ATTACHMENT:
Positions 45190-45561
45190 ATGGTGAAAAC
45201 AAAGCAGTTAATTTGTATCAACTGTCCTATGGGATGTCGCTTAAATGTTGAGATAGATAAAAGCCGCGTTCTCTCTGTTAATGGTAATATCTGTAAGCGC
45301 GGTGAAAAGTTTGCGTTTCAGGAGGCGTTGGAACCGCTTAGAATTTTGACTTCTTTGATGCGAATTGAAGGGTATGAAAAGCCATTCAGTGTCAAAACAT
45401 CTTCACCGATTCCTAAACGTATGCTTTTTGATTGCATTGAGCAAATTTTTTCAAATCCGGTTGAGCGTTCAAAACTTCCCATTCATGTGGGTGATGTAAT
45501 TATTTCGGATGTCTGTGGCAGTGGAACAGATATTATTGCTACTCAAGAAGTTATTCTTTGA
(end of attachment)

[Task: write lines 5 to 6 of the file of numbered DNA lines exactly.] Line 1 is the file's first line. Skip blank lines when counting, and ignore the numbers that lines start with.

45401 CTTCACCGATTCCTAAACGTATGCTTTTTGATTGCATTGAGCAAATTTTTTCAAATCCGGTTGAGCGTTCAAAACTTCCCATTCATGTGGGTGATGTAAT
45501 TATTTCGGATGTCTGTGGCAGTGGAACAGATATTATTGCTACTCAAGAAGTTATTCTTTGA